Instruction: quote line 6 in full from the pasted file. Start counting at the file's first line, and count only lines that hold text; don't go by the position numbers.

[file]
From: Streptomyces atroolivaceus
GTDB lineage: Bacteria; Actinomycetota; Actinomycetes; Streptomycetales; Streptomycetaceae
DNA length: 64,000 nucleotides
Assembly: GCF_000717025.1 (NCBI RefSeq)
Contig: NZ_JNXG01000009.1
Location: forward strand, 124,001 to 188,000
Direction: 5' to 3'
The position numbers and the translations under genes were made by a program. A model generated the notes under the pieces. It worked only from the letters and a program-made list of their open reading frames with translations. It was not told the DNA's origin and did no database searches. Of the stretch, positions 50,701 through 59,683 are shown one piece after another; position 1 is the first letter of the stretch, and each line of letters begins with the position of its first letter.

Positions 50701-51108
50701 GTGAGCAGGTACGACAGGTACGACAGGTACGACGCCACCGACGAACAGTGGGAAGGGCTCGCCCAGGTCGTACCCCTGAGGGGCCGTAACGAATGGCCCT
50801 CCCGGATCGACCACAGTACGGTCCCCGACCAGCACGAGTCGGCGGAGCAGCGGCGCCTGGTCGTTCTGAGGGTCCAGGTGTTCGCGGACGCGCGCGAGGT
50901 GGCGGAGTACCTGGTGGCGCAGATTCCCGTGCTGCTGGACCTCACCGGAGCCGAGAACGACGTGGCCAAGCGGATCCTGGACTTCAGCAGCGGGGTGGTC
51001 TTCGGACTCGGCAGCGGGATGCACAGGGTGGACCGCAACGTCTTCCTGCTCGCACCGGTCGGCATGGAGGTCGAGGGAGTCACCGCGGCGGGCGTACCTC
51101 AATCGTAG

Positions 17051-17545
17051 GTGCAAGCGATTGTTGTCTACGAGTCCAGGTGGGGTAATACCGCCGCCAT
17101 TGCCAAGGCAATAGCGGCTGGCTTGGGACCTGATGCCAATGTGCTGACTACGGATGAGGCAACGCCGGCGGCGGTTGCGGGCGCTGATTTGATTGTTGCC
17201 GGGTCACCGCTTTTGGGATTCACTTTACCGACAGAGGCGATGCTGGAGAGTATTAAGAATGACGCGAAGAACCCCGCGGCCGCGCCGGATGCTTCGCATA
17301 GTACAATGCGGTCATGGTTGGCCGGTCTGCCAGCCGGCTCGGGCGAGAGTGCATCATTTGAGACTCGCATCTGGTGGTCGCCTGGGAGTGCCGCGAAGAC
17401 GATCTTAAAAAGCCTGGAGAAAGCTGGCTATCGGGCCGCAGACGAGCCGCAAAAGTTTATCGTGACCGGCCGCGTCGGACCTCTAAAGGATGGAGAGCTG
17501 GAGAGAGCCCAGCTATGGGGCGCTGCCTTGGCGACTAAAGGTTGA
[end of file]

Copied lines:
Location: forward strand, 124,001 to 188,000